For some unknown reason, I keep getting targeted ads asking me to sign up to become an ‘Amazon Influencer’. At first, I was taken aback—does Amazon, with its owner Jeff Bezos literally being the richest man in the world, really need the extra help in marketing and promotion from social media influencers?
For the sake of this article (that’s what I’d told myself), I tried to sign up and see what the big deal is. Of course, as I only have around 770 followers on Instagram, I did not meet “the eligibility requirements”, and was asked by Amazon to apply once I’ve increased my “level of influence” within social media—a reminder of the daily realities of my life as a non-insta-famous Gen Z’er. In order to set up an Amazon Influencer profile, also known as the “Amazon Influencer Programme”, you need to have an Amazon account, as well as either a Facebook, Youtube, Twitter or Instagram one and be successful at it, too, as Amazon states it looks at the number of your followers and other engagement metrics of your social media presence (purchasing fake followers won’t cut it, sorry). Once approved, the influencer is to set up their own Amazon ‘shop’ with a custom URL, recommending thousands of products, all in one spot. The influencer would then receive a commission for whatever they manage to sell.
So what’s the deal with Amazon’s decision to start using social media influencers as a marketing tool? Jeff Bezos seems to possess the ability to capitalise on literally anything, so this doesn’t come as a surprise. Over the years, the word ‘influencer’ has acquired a number of negative connotations, with people instantly rolling their eyes once they hear it. And yet, influencer marketing works, and it is actually very effective—Fyre festival, for example, is a painful proof of how much influencer marketing works. As much of a failure as it was, it would have never gained as much momentum if not for the social media influencers who marketed it (and are now being sued over this).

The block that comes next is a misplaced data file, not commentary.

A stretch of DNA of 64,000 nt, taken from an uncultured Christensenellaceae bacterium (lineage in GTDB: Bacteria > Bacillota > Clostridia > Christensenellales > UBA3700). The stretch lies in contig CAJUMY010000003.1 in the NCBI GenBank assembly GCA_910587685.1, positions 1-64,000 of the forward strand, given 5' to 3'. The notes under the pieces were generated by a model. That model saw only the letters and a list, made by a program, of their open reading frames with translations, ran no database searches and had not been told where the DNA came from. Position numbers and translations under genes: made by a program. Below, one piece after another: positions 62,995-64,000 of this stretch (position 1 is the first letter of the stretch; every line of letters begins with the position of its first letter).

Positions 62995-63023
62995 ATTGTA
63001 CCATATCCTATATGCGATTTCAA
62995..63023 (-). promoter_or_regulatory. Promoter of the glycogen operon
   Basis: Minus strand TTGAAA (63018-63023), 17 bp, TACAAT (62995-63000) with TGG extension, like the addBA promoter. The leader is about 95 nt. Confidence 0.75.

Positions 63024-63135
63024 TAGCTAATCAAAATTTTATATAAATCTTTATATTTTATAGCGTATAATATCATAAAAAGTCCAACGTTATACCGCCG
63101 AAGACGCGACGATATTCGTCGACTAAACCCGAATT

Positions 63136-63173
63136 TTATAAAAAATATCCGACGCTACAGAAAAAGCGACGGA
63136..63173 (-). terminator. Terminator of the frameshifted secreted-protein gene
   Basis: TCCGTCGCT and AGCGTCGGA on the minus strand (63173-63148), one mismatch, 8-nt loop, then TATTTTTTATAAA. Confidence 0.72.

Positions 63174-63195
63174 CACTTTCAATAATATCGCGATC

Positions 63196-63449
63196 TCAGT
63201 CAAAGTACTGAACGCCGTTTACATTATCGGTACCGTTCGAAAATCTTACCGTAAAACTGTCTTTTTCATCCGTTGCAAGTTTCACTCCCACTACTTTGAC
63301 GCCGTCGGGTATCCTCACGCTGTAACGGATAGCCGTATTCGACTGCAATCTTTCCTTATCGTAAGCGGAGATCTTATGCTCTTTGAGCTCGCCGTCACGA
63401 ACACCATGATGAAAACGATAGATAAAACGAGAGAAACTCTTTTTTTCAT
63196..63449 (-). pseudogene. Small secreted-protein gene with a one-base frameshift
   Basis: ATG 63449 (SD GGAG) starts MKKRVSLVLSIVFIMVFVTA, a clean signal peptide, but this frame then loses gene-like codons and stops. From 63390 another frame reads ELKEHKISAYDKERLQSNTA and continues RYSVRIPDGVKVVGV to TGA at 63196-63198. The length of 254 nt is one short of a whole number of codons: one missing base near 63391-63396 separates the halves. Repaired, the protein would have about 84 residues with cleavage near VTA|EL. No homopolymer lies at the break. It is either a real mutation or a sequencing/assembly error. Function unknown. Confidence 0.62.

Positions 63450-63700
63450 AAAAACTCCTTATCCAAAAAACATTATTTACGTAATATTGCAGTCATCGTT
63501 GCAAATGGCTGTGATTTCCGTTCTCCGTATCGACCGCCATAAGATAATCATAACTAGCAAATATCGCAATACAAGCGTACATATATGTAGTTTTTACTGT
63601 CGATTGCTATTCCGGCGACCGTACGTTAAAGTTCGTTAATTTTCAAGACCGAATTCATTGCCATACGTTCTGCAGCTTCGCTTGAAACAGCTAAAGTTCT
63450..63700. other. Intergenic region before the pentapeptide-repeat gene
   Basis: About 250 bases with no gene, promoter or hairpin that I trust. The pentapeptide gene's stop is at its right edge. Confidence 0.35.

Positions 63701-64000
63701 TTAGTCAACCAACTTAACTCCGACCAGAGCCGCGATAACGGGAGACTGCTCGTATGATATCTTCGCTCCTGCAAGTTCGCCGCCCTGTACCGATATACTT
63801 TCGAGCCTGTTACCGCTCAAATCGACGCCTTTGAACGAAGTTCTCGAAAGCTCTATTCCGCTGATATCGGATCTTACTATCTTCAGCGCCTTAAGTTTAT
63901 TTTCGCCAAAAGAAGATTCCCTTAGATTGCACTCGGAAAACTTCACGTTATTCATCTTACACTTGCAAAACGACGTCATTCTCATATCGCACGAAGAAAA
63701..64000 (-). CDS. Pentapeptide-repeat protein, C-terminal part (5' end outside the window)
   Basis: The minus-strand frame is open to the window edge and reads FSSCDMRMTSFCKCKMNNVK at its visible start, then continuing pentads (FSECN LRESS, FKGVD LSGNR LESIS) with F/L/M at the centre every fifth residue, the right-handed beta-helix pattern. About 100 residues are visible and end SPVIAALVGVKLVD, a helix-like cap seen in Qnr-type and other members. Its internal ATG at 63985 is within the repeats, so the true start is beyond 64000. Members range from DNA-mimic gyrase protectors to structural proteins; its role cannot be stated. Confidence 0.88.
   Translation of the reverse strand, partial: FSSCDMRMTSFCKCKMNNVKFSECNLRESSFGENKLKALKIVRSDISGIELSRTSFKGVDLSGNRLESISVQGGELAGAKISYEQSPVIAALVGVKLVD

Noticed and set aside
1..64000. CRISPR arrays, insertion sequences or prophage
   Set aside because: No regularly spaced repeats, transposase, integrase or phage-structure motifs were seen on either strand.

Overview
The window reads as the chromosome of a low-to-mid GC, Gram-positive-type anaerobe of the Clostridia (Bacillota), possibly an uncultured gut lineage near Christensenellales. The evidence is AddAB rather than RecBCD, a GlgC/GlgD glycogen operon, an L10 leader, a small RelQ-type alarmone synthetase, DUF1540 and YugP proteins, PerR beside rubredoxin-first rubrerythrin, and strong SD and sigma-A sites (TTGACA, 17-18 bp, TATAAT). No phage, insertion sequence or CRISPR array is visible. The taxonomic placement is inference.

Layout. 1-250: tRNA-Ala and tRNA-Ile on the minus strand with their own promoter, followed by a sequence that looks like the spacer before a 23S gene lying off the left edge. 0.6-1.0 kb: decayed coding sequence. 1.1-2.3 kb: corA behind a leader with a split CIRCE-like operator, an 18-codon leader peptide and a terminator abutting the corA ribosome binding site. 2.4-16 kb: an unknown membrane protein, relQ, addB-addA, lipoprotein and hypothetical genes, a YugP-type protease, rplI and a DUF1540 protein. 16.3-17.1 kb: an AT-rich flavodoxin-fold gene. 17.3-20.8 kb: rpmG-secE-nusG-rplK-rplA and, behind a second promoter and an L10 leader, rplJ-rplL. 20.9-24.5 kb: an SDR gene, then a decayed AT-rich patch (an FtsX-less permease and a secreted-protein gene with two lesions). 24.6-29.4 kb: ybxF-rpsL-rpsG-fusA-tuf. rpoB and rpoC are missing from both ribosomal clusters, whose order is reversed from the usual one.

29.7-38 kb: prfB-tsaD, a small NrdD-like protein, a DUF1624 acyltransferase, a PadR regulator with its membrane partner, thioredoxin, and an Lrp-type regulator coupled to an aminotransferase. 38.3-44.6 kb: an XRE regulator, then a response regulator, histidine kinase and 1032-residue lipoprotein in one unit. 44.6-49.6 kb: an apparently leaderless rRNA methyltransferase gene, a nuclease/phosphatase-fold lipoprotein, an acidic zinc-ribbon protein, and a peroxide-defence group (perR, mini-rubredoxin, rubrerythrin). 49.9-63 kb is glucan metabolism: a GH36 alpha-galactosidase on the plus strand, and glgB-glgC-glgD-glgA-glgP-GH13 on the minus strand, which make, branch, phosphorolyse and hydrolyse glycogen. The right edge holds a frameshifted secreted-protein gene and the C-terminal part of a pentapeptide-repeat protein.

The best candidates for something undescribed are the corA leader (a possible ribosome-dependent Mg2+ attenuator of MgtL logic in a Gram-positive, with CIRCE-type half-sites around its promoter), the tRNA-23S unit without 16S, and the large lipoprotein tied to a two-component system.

But who exactly is Amazon’s programme targetubg and how is it beneficial? Laura Fuentes is a chef, food blogger, and mum of three, and her Instagram account @momables has over 43.8K followers. She is also an Amazon Influencer and her shop comprises of different kitchen utensils and items, from tupperwares to cookbooks and supplements, and claims that since joining the programme, she has “seen an increase in affiliate sales revenue by 30 percent.” Laura promotes the exact type of products most of us buy on Amazon anyway, and as she says, “it is an easy way to serve your community by providing them with an easy and trusted source.” In other words, it does essentially benefit all three, Laura, the buyers, and the company.
Personally, I have never even considered Amazon when shopping for clothes, and neither did most people I know. There are so many options on the site that it is difficult to find the right piece, which is why so many people simply don’t bother. This is where Amazon fashion influencers come in. @colette.prime’s entire wardrobe allegedly consists of Amazon fashion, and Amazon fashion only. She began her fashion blog as a means to show the possibilities of engaging in fashion while also being able to afford it, which is how she came to Amazon. Her goal is to “take the best out of these options and put it onto one page”, enabling Amazon users to a much easier shopping experience. She, however, no longer works for Amazon exclusively.